varied. His repertory spanned the work of Louis Armstrong, Leonard Cohen,
Randy Newman and blues masters like the Rev. Gary Davis. He drew from jazz,
blues, folk and country.
Though he didn't usually perform "political" or protest songs, Van Ronk's
political and intellectual outlook, shaped in the mid-twentieth century,
informed his entire life and career.
Jon Pareles, pop music critic of the New York Times, writes in his obituary
of Van Ronk's "sense of history, sense of humor and a gift for making
fellow musicians feel at home." This is undoubtedly true, and it would not
be an exaggeration to say that Van Ronk was beloved by thousands of his
colleagues, as demonstrated by the outpouring of support for him when his
illness was disclosed last fall.
The sense of history and where it came from, however, must be explained.
For his whole life Van Ronk identified with the working class and expressed
a hatred of capitalist exploitation and sympathy for socialism. In his
teenage years he was attracted to the ideas of anarcho-syndicalism, and in
the early 1960s he declared his agreement with the Trotskyist analysis and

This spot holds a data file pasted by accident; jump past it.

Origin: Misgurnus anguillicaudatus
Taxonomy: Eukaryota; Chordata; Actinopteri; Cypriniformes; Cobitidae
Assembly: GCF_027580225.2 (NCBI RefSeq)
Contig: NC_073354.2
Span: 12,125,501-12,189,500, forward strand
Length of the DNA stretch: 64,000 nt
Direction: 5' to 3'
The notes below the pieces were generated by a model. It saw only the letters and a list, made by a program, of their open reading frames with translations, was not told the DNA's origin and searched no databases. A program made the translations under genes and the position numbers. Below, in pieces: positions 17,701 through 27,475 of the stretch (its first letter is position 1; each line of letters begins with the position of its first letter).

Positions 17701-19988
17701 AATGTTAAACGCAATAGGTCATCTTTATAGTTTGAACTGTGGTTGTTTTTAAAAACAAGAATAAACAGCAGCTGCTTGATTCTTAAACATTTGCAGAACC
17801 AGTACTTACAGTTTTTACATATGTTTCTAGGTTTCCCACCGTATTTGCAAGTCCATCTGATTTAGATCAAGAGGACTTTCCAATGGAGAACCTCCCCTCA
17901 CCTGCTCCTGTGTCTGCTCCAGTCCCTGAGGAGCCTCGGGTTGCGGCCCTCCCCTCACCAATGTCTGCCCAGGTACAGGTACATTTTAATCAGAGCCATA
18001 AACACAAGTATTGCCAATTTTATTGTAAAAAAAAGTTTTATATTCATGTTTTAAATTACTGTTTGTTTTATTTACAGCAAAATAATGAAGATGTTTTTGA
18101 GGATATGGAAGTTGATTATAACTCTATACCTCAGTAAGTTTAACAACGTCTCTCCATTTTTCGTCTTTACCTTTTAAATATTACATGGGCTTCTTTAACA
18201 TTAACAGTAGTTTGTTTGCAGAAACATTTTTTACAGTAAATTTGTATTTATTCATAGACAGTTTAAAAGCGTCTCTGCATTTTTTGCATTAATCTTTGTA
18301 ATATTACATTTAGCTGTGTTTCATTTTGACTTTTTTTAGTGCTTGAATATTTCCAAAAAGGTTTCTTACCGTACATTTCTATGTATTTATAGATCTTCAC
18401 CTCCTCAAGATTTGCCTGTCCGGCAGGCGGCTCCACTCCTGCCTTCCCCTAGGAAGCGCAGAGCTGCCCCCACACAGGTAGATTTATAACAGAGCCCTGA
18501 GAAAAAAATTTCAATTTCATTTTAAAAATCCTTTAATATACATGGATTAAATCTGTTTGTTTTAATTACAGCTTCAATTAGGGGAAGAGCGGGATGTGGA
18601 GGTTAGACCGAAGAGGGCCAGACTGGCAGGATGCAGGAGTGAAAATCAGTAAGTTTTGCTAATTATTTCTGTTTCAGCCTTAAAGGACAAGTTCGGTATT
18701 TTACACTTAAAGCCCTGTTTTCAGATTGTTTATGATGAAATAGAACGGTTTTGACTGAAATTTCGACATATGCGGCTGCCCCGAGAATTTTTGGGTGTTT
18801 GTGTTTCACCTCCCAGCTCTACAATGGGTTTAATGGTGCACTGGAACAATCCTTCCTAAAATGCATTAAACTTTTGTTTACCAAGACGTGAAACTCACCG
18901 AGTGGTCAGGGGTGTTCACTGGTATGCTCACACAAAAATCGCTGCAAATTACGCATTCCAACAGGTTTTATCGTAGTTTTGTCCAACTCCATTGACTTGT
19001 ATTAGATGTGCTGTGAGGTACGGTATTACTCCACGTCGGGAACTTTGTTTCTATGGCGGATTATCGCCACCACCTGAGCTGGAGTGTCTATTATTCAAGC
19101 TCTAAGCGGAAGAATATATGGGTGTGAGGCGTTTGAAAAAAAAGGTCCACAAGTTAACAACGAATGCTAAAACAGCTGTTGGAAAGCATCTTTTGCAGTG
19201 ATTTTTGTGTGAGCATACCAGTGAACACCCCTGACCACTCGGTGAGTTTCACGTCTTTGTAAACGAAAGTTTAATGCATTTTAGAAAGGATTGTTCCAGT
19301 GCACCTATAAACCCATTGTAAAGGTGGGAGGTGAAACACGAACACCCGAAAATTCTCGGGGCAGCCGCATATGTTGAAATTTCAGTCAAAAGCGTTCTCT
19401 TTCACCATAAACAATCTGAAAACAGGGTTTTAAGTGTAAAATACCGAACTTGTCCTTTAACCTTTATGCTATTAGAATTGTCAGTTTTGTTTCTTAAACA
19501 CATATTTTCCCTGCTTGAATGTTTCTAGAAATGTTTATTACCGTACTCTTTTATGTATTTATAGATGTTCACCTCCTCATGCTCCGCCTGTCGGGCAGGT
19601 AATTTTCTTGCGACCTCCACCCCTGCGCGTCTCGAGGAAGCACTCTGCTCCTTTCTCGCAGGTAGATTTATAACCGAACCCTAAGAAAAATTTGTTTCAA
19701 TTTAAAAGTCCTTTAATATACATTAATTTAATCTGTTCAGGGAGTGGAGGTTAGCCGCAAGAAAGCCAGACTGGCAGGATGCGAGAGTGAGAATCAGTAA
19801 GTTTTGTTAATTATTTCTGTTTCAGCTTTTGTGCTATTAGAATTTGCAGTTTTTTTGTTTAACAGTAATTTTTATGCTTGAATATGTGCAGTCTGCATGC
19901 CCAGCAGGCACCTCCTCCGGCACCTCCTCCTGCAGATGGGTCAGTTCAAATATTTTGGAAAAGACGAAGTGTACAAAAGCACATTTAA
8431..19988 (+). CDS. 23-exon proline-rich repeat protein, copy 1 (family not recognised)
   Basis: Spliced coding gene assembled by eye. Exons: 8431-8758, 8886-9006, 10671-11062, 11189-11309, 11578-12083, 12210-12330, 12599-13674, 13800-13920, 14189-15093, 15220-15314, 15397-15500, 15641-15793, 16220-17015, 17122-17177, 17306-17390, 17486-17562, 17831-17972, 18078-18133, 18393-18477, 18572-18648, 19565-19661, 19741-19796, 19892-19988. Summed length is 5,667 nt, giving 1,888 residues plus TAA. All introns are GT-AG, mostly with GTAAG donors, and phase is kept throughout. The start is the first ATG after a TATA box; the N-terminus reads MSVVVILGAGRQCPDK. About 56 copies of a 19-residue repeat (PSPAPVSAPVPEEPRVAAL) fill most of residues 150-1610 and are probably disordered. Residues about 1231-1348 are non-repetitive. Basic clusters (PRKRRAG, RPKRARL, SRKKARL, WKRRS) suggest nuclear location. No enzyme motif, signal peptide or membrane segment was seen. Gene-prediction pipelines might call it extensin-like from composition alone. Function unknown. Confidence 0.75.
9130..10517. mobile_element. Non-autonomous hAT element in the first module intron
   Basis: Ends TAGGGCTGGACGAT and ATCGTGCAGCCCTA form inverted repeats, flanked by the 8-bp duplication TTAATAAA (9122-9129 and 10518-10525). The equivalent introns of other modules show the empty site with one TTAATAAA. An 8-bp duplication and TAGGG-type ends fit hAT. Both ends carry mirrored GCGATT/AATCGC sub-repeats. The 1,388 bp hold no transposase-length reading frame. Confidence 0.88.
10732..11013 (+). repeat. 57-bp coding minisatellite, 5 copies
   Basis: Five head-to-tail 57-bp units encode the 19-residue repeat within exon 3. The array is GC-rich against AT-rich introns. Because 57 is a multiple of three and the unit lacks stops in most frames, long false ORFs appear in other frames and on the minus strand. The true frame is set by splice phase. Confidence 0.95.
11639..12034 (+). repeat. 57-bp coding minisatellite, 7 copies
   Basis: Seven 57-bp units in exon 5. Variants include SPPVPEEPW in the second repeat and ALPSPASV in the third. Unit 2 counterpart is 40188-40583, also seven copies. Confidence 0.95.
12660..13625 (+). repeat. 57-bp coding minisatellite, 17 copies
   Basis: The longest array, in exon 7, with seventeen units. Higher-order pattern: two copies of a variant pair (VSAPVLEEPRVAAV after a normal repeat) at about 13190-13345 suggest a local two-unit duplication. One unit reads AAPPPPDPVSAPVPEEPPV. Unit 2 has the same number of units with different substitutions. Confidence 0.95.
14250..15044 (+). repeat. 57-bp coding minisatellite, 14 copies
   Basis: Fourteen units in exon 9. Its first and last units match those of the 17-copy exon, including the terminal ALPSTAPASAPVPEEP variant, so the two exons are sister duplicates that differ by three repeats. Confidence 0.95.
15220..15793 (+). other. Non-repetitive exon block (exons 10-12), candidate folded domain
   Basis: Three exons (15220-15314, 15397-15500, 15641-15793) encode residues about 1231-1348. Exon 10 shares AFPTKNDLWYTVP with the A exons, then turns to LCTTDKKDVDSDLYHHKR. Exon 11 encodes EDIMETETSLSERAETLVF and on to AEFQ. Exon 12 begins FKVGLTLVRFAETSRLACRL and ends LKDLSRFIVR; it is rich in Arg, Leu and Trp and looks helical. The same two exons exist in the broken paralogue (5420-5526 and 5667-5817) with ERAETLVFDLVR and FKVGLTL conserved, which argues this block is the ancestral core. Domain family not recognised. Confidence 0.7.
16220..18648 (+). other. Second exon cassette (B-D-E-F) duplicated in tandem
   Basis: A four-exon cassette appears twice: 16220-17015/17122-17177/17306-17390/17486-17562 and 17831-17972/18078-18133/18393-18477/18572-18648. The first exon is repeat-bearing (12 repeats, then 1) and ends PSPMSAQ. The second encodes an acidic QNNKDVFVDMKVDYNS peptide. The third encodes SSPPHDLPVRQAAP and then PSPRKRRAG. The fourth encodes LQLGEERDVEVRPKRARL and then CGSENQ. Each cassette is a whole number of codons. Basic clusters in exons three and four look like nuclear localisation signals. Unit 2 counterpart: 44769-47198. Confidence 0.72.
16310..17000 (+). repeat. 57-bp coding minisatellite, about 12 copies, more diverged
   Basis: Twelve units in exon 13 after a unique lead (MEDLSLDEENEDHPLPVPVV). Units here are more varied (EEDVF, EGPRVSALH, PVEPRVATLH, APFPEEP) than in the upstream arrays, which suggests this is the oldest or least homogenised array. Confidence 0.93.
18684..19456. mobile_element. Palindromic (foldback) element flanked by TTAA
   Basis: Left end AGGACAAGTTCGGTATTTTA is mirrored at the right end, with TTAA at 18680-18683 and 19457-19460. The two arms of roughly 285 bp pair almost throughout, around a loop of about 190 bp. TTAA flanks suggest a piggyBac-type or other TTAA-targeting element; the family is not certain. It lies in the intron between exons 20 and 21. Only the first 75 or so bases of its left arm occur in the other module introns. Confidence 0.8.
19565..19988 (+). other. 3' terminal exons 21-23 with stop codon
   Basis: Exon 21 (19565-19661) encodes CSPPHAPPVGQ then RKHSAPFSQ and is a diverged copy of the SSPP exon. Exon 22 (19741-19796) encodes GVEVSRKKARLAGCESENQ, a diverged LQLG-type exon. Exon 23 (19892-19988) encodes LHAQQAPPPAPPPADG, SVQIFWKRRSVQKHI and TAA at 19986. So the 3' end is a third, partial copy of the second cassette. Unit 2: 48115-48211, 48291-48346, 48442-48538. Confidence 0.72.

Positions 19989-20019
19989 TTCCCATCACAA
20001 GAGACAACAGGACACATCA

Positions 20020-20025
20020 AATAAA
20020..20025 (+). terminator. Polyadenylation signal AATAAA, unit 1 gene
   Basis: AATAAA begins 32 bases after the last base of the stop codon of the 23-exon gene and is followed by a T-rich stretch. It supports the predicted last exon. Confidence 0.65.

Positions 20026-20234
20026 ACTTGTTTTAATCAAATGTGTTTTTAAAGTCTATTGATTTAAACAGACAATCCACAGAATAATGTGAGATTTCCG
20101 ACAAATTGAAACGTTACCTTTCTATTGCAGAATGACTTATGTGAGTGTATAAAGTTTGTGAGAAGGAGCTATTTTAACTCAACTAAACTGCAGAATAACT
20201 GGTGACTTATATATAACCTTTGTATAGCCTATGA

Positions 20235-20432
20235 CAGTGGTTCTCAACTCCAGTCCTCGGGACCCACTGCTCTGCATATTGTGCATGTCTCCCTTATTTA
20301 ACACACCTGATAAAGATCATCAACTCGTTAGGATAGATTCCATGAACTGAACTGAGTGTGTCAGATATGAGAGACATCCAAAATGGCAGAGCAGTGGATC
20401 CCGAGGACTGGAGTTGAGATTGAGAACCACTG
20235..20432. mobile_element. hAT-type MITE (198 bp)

perspective. He joined the Workers League, the forerunner of the Socialist
Equality Party, and remained associated with it until the end of the 1960s.
In May 1998, Van Ronk had a long and wide-ranging conversation with WSWS
Arts Editor David Walsh [A conversation with Dave Van Ronk].
Born in Brooklyn in 1936, Van Ronk moved to Queens as a child and attended
Richmond Hill High School. He dropped out of school at the age of 15, and
was largely self-educated. A voracious reader, his broad knowledge and
interests were communicated, though usually with typical self-deprecatory
humor, both in conversation and performance.
Van Ronk joined the Merchant Marine as a teenager, and at the same time
began hanging around Washington Square, in Greenwich Village, just as the
folk revival movement that peaked in the early to mid-1960s was beginning
to emerge. He performed at famous clubs like the Gaslight and Folk City,